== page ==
Batter for making a flour mix that performs like it’s advertised to.

  • Michelle Dunton Olejar on Facebook
    February 6, 2012 at 3:34 PM

    I love Teff! I just used it recently and thought it was very worth using again. Thanks for the recipe. I had been waiting for it :)

  • Kristi
    February 6, 2012 at 1:08 PM

    Thanks for the link about whey. I should probably search around before I ask so I don’t look so….dense.

    Die clutching your bread…that made me laugh. Ok, not that you would be dead and all but the bread thing. Ok I will stop now.

    I will be heading to Whole Foods after work for Teff and Whey. Sort of sounds like a cartoon on cartoon network. Clearly I am insane today (don’t comment ;-)).

    • February 6, 2012 at 4:33 PM

      At least you didn’t make a Little Miss Muffet reference. :)
      I’d call ahead to Whole Foods, make sure they have what you’re looking for — and make sure they know the teff has to have the “gluten free” symbol on it.
      xoxo Nikki

  • Kristi
    February 6, 2012 at 12:13 PM

    Nikki, this is awesome. I need to get some extra grains into my daughter. So where do you buy Teff? Also, where do you find whey powder that doesn’t have vanilla flavoring in it?

    I would love to make this tonight when I get home but I need Teff baby! Teff….it is even fun to say.

    If I can’t find Teff, I plan to make your Quick White Sandwich Bread tonight. I made grilled cheese with the White SB and it was great.

    Dude, I can bake! All cuz of you of course.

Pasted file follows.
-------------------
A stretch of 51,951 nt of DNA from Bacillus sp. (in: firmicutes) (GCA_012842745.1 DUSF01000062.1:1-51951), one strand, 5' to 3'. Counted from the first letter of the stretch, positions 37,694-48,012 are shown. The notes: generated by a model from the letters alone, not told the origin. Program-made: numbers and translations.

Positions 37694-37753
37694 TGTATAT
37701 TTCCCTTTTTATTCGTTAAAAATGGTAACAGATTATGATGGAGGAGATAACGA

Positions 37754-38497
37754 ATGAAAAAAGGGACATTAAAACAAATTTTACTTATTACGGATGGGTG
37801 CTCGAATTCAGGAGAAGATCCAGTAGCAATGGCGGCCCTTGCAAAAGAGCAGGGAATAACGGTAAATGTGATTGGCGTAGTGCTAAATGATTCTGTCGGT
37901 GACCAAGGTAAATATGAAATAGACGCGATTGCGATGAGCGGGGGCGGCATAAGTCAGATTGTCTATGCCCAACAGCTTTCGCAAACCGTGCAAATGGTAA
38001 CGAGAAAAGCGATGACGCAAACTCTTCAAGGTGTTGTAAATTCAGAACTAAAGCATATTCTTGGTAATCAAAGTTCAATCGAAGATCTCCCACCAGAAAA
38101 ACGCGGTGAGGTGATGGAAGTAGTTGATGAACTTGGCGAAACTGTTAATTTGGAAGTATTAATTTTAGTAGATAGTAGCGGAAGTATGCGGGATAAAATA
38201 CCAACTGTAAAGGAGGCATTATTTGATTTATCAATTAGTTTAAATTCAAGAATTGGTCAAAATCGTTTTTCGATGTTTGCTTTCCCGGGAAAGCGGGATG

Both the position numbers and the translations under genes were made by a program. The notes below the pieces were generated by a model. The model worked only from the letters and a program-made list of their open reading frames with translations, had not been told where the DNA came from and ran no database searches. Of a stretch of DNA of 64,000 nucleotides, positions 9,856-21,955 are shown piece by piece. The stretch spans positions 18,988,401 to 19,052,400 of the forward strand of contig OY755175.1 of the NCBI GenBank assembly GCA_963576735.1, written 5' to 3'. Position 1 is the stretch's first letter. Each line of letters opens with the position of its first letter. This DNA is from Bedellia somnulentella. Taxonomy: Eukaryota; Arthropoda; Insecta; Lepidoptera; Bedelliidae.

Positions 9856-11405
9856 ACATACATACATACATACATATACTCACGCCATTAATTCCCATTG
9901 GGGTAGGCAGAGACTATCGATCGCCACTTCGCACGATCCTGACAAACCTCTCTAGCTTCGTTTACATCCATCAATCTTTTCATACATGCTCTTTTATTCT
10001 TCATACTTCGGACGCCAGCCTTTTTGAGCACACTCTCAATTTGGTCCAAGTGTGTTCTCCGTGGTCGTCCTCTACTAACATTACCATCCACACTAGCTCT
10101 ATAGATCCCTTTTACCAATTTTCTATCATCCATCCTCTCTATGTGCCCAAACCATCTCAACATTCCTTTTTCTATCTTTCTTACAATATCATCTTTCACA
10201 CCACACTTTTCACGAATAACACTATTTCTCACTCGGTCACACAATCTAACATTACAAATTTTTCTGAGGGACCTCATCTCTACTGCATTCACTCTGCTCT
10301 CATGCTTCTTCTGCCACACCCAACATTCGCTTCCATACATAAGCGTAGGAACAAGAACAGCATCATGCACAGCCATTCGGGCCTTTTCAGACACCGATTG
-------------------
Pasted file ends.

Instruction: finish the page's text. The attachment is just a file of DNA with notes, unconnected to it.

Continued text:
• February 6, 2012 at 12:35 PM

      Hey, Kristi,
      There are a couple links to teff on Amazon in the post. I order it online, but sometimes you can find it at Whole Foods. You’re in California! They must have it at a health food store. Bob’s Red Mill is the brand I use.
      Here is a link to a post on the Community site where I explain about whey in response to a reader question.
      So glad you’re enjoying the White Sandwich Bread. I think I’ll die clutching a loaf of that stuff.
      xoxo Nikki

  • FrankandChristine Bailey on Facebook
    February 6, 2012 at 12:02 PM

    I cant wait for the new cookbook!!!

  • February 6, 2012 at 11:18 AM

    That is one gorgeous bread. (pretend I said that sounding like Streisand)

    And looky. You wrapped it up all pretty like an Ina Garten creation only better. Cool!

    Teff is a great idea.

    • February 6, 2012 at 12:36 PM

      Hey, Lisa!
      I heard Streisand. Loud and clear. ;)
      Glad you approve of teff, you queen of all gluten-free grains, you.
      xoxo Nicole

  • Wendy Giroux Castleman on Facebook
    February 6, 2012 at 11:08 AM

    Excellent!! Thank you:)

  • Sandy Munn on Facebook
    February 6, 2012 at 10:34 AM

    Looks so good!!

  • Pamela G
    February 6, 2012 at 10:22 AM

    temptress….especially with the almond butter…yum! i have to get some teff….

    • February 6, 2012 at 10:24 AM

      I think you should, Pam! I’m finding it very useful, so it’ll be showing up more and more — and a little goes a long way. :)
      xoxo Nicole

  • Elizabeth Frost on Facebook
    February 6, 2012 at 9:44 AM

    TY! %^->

  • February 6, 2012 at 9:33 AM

    It’s also high in vitamins – imagine all the bran and germ from whole wheat, with none of the gluten!

  • Becky Burnaugh Segrest on Facebook
    February 6, 2012 at 9:21 AM

    Teff is a fabulous African grain, it is wonderful! Lots of protein. Excited to try this recipe.

  • Sanja Petrovic on Facebook
    February 6, 2012 at 9:13 AM

    What is teff?